With a support slot on Thea Gilmore's forthcoming Murphy's Heart tour, the future looks bright for Louis Eliot. ****

Review by Pete Whalley

DARK SYNERGY You Are The Killer EP

Aussie twosome Col Brown (guitar / song writer / producer) and Nellie Mokbel (vocals) teamed up in April 2007 when Col was auditioning for a vocalist.

Influenced by 'classic rock' guitarists such as Hendrix, Stevie Ray Vaughan, Gilmore, Iommi and Clapton, Col had already got three albums worth of original material produced in demo form, and the duo took their name Dark Synergy from one of his 2006 songs.

The band (supplemented by Simone White and Stuart J Spaans on drums and bass) describe their sound as 'cyber goth' a blend of goth and sci-fi rock and metal. Still unsigned the 3 track You Are A Killer EP gives a taster of what they have to offer.

And it's pretty fine the title track is a moody slow grooved melodic acoustic based piece with some molten fretwork and sultry vocals, No Illusions mixes some staccato off beat metal riffs with half spoken vocals, and Altered State is another dark acoustic based piece with plenty of wah wah infused bluesey guitar work. Nothing groundbreaking, but perfectly listenable. ***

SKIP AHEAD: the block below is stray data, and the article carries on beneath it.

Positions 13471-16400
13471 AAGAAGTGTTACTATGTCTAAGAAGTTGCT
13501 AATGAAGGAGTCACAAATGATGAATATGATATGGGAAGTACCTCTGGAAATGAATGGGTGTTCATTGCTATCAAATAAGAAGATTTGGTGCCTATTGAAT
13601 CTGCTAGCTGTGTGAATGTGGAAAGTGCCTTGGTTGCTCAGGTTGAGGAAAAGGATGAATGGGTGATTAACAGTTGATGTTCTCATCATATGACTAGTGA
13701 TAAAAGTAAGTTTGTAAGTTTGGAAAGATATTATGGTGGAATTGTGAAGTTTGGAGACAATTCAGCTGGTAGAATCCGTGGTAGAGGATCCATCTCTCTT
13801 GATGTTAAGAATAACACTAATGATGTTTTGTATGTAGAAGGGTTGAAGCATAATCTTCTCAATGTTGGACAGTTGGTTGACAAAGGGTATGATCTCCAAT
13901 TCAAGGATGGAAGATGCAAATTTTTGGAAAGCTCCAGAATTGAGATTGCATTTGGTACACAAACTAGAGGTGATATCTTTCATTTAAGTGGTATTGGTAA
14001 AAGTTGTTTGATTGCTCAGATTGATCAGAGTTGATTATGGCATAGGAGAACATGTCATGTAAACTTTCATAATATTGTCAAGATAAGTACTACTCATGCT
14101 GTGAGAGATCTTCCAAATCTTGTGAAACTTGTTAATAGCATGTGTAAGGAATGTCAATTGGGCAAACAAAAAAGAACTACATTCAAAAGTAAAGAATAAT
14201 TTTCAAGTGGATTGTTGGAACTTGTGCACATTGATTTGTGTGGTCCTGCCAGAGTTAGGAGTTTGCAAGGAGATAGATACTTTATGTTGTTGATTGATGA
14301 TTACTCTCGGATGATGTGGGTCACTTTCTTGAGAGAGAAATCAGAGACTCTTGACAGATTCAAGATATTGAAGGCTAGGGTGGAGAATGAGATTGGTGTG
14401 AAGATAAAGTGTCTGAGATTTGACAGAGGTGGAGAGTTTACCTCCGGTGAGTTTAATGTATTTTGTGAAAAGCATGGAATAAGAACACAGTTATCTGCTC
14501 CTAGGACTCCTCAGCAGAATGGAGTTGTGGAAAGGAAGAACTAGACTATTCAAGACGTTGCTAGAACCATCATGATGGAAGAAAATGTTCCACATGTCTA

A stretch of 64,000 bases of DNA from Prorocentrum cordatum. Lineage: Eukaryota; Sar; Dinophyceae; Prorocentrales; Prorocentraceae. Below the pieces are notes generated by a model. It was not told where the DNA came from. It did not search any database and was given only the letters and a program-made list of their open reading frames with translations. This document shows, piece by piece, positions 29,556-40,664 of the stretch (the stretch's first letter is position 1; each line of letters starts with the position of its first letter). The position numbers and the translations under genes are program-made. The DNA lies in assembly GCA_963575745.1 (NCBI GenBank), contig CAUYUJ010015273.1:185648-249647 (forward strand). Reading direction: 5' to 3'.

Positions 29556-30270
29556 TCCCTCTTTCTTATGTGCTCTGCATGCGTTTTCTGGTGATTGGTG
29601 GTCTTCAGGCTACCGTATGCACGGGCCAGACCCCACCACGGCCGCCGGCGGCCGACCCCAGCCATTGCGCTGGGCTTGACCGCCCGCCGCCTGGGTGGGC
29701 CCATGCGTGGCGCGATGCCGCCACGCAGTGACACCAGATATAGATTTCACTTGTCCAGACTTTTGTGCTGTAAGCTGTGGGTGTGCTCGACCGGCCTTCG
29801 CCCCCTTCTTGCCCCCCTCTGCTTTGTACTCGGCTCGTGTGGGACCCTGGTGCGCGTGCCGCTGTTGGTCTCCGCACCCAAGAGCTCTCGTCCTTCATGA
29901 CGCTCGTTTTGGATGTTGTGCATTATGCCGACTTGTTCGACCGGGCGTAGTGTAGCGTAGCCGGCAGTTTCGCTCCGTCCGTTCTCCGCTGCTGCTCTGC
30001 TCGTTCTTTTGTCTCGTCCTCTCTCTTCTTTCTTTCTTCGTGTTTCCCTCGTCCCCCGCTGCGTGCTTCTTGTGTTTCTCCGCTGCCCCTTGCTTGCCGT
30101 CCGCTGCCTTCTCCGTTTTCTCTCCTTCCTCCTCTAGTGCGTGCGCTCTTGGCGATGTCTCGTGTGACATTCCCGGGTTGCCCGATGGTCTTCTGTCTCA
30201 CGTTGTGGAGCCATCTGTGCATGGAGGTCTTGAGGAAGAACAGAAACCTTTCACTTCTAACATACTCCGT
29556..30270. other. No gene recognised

Review by Pete Whalley

PHOENIX 23 Outside My Window EP

Not an official release, but a three track taster for the Northern Ireland band's debut album which has been produced by Supertramp guitarist Carl Verheyen.

With a sound reminiscent of Del Amitri's modus operandi, it's a soft rock singer songwriter extravaganza. And with a remarkably mature and easy on the ear sound, Phoenix 23 are almost guaranteed to strike a chord with The Radio 2 audience. ***½

Review by Pete Whalley

TRANSMIT NOW Let's Go Out Tonight

They might not have been on the scene long but Transmit Now have something about them that resonates more than just another pop-rock band. Their latest single from debut album ‘Let's Go Out Tonight' pushes all the right buttons combining all the necessary ingredients of a rock song.

The track sounds similar to the likes of Jimmy Eat World and Kids In Glass Houses and, even though it is a bit safe and predictable, for a young band that was only formed two years ago it's still pretty good. It starts out with a catchy guitar rhythm which soon gives way to some stereotypical pop-rock vocals but then quickly switches to a catchy chorus which makes up for the average sounding verse.

So, the big question; should I buy it? To all the pop-rock fans out there, yes you should. If you're a fan of anything heavier though I wouldn't really say this single is for you.   ***½

Review by Abigail Suter

Power Play